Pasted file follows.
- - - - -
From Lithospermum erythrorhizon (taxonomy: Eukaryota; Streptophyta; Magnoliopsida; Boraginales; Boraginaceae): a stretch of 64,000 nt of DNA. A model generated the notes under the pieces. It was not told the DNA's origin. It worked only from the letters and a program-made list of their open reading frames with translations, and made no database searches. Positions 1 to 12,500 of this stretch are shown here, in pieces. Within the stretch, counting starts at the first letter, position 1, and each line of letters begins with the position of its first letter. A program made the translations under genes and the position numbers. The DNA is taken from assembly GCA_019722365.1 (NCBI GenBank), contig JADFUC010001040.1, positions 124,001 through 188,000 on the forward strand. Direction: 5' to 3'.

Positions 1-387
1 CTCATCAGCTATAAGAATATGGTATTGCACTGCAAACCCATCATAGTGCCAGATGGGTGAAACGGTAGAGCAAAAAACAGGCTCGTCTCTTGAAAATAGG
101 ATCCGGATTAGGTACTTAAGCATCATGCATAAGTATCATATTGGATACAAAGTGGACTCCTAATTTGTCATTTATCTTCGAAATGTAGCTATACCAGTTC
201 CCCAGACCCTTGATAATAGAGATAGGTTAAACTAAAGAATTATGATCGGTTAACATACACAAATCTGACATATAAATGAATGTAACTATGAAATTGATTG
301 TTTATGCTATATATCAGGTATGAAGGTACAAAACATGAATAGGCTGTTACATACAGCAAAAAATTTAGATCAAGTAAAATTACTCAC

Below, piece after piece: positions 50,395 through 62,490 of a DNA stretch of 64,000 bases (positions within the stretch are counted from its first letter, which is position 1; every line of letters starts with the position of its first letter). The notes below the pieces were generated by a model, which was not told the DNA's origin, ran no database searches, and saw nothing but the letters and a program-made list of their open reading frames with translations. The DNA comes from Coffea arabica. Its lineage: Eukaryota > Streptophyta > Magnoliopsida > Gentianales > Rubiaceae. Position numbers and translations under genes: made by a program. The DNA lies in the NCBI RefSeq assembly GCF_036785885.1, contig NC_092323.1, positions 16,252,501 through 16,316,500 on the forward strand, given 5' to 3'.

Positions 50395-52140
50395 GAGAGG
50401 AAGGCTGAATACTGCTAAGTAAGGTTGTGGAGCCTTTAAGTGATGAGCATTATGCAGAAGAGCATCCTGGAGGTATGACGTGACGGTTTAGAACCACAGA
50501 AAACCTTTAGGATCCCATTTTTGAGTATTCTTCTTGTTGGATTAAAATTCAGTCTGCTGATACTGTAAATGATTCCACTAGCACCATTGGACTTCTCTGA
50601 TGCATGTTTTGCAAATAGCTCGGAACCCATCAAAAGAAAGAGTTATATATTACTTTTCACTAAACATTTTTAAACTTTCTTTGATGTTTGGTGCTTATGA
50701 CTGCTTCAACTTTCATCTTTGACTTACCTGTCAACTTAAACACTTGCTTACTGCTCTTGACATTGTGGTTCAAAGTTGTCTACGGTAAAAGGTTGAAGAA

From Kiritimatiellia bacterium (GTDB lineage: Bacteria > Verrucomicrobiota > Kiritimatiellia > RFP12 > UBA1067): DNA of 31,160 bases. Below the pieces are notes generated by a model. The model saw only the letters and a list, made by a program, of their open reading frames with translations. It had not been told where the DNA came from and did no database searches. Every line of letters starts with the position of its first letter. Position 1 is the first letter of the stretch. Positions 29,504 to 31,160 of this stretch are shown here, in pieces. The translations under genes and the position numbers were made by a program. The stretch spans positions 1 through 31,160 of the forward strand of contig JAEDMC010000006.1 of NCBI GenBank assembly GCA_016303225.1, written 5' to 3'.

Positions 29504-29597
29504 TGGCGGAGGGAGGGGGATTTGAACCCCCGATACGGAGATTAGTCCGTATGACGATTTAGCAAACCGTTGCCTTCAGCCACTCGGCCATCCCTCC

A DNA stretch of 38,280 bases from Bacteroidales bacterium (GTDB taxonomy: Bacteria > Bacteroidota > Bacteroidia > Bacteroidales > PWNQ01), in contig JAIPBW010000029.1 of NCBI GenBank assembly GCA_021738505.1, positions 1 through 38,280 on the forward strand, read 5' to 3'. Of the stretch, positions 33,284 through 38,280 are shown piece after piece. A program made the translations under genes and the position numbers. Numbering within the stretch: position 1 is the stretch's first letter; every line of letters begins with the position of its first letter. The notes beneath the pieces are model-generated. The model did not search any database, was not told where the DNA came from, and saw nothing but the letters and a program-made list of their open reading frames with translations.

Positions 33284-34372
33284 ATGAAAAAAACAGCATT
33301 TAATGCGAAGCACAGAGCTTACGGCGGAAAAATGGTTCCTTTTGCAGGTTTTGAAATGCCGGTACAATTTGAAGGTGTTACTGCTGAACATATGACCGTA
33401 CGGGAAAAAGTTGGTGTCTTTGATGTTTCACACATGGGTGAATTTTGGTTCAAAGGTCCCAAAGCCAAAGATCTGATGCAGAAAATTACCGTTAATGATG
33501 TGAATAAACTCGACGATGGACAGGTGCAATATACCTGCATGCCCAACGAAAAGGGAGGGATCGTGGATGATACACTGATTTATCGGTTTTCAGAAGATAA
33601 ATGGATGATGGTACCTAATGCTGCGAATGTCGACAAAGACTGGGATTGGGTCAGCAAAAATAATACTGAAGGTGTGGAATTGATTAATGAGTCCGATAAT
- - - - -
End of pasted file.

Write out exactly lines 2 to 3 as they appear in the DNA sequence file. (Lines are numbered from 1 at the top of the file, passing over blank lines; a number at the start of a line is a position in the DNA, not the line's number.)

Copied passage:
Positions 1-387
1 CTCATCAGCTATAAGAATATGGTATTGCACTGCAAACCCATCATAGTGCCAGATGGGTGAAACGGTAGAGCAAAAAACAGGCTCGTCTCTTGAAAATAGG